HEADS UP– WILDLIFE ON THE MOVE AGAIN
As animals come out of hibernation and babies are born the likelihood of encountering wildlife in your neck of the woods increases dramatically. If you find a baby animal alone, there is a good chance the mother will come back. Unattended baby hares or baby squirrels, for instance, might indicate that the mothers are foraging for food to bring back, or are staying away intentionally to not attract predators to their locations.
What should I do?
Do not become an accidental kidnapper. All too often, perfectly healthy babies are mistakenly believed to be on their own, when in fact their mothers are still around. Unless the animal is truly orphaned or injured, it should be left undisturbed.
When should I take action?
• if the animal is brought to you by a cat or dog
• if there is evidence of bleeding
• if the animal has an obvious broken limb
• if the animal is shivering
• if there is a dead parent nearby
• if the animal is crying and wandering all day long What next?
If you have confirmed that the animal needs help, or are uncertain what to do, contact our animal care line at 705-644-4122 before intervening. DO NOT move the animal from where you found it unless it is directly in harm’s way (e.g., near a busy road). DO NOT feed the animal until you have talked with us first. In the meantime, we encourage you to check out our educational information at www.aspenvalley.ca. (Educational information like: Living with wildlife) Here you will find tips on what to do when you believe you have found an orphaned animal.
IN CARE AND RELEASED
This past winter, Aspen averaged 60 rehab animals in care at all times. A number of species, such as bears, otters, moose, and beavers are not self reliant until at least one year-of-age, which means overwintering at the Sanctuary is a must. Yet, with spring upon us, and the weather warming, many of these animals have been (or will soon be) released back into the wild.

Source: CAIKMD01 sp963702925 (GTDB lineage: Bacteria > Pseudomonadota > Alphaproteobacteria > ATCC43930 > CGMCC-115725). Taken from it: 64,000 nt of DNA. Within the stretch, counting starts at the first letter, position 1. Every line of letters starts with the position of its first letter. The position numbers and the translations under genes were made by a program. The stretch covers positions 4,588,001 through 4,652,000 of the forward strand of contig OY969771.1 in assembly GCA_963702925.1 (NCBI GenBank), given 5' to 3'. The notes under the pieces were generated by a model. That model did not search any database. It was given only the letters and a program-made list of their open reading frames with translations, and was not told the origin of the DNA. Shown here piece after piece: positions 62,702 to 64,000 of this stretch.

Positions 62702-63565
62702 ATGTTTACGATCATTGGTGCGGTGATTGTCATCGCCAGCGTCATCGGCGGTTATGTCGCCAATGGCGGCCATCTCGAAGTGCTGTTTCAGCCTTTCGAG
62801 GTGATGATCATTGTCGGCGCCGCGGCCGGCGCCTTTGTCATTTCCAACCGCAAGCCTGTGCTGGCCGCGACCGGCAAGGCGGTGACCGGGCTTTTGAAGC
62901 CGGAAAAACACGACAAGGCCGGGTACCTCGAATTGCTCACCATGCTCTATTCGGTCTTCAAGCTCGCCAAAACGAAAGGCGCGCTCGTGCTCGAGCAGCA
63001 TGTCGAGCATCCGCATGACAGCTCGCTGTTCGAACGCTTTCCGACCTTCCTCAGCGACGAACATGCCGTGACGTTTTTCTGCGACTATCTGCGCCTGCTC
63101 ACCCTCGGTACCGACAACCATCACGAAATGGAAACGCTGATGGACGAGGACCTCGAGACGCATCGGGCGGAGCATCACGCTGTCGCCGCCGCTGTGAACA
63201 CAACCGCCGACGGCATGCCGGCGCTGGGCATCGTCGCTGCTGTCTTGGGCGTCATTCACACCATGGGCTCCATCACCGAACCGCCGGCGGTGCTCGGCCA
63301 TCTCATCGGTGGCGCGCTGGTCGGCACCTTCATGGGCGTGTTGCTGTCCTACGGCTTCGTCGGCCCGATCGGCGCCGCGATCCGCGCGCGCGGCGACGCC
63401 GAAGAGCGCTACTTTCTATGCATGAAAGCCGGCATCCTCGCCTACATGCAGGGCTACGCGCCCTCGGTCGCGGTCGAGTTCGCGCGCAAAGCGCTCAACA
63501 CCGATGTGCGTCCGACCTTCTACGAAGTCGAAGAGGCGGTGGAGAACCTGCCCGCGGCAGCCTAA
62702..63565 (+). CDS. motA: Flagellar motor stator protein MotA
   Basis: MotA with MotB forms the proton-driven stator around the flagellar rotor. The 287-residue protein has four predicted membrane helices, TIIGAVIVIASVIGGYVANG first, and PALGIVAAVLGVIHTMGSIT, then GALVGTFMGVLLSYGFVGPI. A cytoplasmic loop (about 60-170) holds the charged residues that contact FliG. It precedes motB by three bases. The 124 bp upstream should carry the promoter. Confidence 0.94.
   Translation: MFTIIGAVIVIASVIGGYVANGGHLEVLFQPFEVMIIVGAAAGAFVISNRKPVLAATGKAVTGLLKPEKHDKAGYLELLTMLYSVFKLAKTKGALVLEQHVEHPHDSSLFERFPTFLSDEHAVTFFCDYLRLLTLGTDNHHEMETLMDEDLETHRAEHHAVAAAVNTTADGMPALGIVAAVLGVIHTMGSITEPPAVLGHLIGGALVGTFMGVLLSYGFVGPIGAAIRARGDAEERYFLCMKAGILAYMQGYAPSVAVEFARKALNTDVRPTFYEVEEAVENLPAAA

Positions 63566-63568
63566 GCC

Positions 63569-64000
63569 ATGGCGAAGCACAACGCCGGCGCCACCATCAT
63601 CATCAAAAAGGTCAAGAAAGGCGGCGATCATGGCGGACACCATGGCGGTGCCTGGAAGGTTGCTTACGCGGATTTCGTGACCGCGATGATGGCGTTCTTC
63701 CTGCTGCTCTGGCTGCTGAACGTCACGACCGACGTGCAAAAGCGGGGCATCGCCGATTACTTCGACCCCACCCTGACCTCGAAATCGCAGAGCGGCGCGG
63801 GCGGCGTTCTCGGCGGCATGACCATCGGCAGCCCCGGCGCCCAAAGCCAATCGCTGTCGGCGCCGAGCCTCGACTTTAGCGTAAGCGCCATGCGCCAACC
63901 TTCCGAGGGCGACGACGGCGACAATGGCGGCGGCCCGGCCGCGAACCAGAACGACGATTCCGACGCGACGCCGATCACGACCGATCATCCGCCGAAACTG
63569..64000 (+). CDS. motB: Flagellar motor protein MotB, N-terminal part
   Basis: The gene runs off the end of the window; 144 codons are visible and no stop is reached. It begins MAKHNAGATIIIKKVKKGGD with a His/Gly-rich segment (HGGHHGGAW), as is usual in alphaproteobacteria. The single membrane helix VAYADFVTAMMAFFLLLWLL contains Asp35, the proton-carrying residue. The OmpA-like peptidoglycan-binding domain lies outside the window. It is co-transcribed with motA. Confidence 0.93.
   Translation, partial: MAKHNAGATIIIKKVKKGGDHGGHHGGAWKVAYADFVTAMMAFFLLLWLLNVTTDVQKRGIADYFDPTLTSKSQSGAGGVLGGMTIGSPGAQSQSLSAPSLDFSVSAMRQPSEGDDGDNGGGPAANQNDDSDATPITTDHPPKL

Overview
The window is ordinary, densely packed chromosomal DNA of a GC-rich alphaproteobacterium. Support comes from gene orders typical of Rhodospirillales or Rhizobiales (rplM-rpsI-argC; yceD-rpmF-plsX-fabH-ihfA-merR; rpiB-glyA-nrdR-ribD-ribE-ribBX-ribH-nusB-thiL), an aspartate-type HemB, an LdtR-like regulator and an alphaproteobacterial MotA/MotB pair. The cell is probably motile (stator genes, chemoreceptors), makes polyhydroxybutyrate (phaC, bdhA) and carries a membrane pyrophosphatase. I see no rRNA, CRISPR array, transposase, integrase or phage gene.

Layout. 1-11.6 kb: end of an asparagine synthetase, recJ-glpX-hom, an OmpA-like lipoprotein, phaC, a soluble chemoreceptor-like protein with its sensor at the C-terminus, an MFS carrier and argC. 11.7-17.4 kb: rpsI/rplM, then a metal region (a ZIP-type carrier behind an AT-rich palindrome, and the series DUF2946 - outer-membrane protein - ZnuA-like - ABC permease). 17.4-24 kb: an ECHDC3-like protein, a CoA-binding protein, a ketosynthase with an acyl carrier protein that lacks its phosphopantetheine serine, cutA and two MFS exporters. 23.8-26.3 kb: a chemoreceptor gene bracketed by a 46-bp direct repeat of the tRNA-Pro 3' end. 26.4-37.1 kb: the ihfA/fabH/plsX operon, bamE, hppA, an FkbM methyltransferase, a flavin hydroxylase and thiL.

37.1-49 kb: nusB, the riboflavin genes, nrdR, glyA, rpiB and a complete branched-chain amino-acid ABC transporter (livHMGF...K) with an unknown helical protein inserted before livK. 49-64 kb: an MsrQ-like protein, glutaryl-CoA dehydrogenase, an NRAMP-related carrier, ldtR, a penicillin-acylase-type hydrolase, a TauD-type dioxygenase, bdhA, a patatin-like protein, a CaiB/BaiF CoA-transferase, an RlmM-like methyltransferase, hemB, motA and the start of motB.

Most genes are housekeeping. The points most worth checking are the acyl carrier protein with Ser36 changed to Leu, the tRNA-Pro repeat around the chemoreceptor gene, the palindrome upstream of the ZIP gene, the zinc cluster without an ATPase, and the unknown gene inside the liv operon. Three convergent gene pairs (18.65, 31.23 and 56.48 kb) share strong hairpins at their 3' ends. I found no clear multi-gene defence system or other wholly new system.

With the advent of spring comes a dramatic increase in arrivals looking to Aspen Valley Wildlife Sanctuary for a second chance. In 2020, we welcomed 938 animals to the Sanctuary. Over 400 of these animals came to us over springtime, and we anticipate a similar number of intakes this year. This has been somewhat anticipated as COVID has slowed us down, taken us outdoors more often, and beckoned wildlife to come one step closer to our communities and homes.
Pictured here is one of our first arrivals this spring — an injured otter who is fighting for his life after being hit by a truck. We’ve got you little one. Please remember to keep an eye open for wildlife when behind the wheel! Drive safely.
MORE ANIMALS IN CARE AND RELEASED
Smaller mammals, such as porcupines, raccoons, squirrels, opossums, and chipmunks make up the rest of our existing rehab numbers. It’s been a long rehab process for many of these critters, but they’re ready to go back to the wild. Pictured here are two recent releases: our raccoon friend who (along with four buddies) overwintered with us, and a porcupine known fondly as Sarah Juniper, who spent the winter with us after being injured. Take care, little buddies. Adieu to you and you.
Our semi-aquatic mammals are always high in numbers, with seven otters and eight beavers having overwintered with us. Both species were set up in indoor and outdoor aquatic facilities to meet their in-shelter and swimming needs. These otters will be heading home any day now. Interestingly, otters are our only soft-release, semi-aquatic mammals. This means that we house them in a temporary outdoor enclosure on the lake into which they are being released. After approximately one week, we open the door, and continue to support them with food until they are able to hunt enough fish on their own.
Did you know we are now on youTube with our own CHANNEL?
You can view “Tails from the Sanctuary” featuring behind-the-scenes footage of wildlife in our care.